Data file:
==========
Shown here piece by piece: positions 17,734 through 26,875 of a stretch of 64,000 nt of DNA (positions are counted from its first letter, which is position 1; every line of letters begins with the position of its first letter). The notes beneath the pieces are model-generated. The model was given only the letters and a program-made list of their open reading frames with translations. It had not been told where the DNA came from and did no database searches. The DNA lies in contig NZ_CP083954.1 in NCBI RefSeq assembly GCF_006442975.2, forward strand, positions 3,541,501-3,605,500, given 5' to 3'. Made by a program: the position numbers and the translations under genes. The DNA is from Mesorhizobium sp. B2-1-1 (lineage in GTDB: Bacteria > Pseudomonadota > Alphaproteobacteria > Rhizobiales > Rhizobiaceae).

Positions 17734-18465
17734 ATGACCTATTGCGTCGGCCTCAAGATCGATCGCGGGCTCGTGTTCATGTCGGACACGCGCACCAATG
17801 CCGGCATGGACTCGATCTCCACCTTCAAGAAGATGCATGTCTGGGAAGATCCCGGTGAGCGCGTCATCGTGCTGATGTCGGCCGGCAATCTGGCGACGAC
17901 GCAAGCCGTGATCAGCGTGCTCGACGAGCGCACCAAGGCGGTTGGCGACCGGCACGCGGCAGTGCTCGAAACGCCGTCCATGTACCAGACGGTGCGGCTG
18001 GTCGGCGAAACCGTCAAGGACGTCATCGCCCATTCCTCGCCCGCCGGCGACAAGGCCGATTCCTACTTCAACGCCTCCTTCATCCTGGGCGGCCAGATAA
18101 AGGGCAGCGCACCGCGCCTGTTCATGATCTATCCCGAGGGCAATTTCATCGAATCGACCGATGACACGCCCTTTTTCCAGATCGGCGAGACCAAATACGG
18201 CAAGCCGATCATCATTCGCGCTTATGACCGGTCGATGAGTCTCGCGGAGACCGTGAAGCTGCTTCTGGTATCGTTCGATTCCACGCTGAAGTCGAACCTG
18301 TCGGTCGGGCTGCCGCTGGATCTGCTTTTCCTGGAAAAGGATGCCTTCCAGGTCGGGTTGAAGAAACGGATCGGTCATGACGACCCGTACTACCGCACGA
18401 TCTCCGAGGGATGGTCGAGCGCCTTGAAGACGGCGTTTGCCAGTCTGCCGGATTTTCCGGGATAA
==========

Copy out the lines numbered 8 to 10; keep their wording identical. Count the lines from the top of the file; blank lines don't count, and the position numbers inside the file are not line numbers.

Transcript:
18201 CAAGCCGATCATCATTCGCGCTTATGACCGGTCGATGAGTCTCGCGGAGACCGTGAAGCTGCTTCTGGTATCGTTCGATTCCACGCTGAAGTCGAACCTG
18301 TCGGTCGGGCTGCCGCTGGATCTGCTTTTCCTGGAAAAGGATGCCTTCCAGGTCGGGTTGAAGAAACGGATCGGTCATGACGACCCGTACTACCGCACGA
18401 TCTCCGAGGGATGGTCGAGCGCCTTGAAGACGGCGTTTGCCAGTCTGCCGGATTTTCCGGGATAA